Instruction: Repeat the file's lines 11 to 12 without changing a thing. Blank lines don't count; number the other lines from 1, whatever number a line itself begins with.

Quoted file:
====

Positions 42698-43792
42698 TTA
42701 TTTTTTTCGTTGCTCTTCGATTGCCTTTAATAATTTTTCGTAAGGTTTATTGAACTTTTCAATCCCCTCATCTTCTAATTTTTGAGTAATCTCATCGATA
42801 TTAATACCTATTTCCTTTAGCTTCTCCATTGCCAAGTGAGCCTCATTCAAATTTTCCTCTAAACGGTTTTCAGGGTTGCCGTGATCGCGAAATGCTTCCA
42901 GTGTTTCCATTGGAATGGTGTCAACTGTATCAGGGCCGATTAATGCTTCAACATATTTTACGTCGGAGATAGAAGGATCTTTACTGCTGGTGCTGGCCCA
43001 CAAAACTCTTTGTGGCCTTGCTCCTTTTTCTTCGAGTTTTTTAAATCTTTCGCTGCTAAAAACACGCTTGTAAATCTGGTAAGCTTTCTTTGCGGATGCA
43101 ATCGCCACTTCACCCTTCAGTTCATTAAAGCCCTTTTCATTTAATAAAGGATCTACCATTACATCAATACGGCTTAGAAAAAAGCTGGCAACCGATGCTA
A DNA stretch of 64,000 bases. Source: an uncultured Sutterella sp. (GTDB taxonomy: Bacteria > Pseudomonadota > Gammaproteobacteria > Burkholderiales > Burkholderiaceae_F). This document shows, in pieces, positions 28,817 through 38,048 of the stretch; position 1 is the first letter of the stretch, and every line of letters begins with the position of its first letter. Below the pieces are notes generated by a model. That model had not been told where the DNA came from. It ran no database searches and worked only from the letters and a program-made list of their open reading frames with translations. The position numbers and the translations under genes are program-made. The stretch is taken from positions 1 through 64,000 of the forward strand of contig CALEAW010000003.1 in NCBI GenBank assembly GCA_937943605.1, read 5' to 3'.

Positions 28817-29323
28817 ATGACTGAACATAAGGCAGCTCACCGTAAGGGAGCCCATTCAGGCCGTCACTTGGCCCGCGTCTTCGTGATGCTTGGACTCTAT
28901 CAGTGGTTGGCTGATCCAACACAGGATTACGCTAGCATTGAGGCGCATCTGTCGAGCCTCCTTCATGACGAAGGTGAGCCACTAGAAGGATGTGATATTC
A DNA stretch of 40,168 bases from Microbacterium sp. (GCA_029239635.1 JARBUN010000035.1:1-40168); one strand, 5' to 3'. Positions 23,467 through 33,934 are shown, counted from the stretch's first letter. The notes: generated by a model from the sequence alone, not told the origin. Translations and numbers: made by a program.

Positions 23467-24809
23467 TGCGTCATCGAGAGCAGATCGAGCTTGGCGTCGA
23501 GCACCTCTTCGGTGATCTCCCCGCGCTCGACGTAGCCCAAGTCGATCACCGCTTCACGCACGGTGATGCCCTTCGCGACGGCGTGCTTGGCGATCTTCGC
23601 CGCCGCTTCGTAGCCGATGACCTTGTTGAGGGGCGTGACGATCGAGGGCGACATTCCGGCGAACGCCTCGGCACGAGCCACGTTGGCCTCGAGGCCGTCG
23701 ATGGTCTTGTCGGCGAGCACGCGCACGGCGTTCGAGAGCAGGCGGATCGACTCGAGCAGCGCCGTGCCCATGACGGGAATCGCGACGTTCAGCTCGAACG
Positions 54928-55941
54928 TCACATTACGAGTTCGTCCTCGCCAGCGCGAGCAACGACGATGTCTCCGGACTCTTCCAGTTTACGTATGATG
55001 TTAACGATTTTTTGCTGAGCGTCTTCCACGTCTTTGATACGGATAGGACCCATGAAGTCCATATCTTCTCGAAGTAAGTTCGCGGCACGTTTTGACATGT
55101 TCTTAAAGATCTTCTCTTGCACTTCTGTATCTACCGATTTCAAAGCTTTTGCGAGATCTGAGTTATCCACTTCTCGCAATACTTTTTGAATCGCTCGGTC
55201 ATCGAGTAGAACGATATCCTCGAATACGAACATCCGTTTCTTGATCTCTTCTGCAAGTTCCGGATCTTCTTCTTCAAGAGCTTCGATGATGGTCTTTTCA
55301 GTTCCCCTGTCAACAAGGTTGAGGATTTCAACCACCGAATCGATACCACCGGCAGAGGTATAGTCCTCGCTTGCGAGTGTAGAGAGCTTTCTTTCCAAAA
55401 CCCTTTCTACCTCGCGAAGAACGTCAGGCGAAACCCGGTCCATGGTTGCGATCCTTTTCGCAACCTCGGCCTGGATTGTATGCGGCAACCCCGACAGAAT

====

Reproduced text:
28901 CAGTGGTTGGCTGATCCAACACAGGATTACGCTAGCATTGAGGCGCATCTGTCGAGCCTCCTTCATGACGAAGGTGAGCCACTAGAAGGATGTGATATTC
A DNA stretch of 40,168 bases from Microbacterium sp. (GCA_029239635.1 JARBUN010000035.1:1-40168); one strand, 5' to 3'. Positions 23,467 through 33,934 are shown, counted from the stretch's first letter. The notes: generated by a model from the sequence alone, not told the origin. Translations and numbers: made by a program.